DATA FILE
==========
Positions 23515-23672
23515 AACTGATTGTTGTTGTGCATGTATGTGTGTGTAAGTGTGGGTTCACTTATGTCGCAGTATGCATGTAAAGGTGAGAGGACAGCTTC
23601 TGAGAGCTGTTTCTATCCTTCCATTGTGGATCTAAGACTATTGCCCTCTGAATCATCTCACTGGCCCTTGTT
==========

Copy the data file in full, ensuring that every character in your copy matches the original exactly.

Positions 23515-23672
23515 AACTGATTGTTGTTGTGCATGTATGTGTGTGTAAGTGTGGGTTCACTTATGTCGCAGTATGCATGTAAAGGTGAGAGGACAGCTTC
23601 TGAGAGCTGTTTCTATCCTTCCATTGTGGATCTAAGACTATTGCCCTCTGAATCATCTCACTGGCCCTTGTT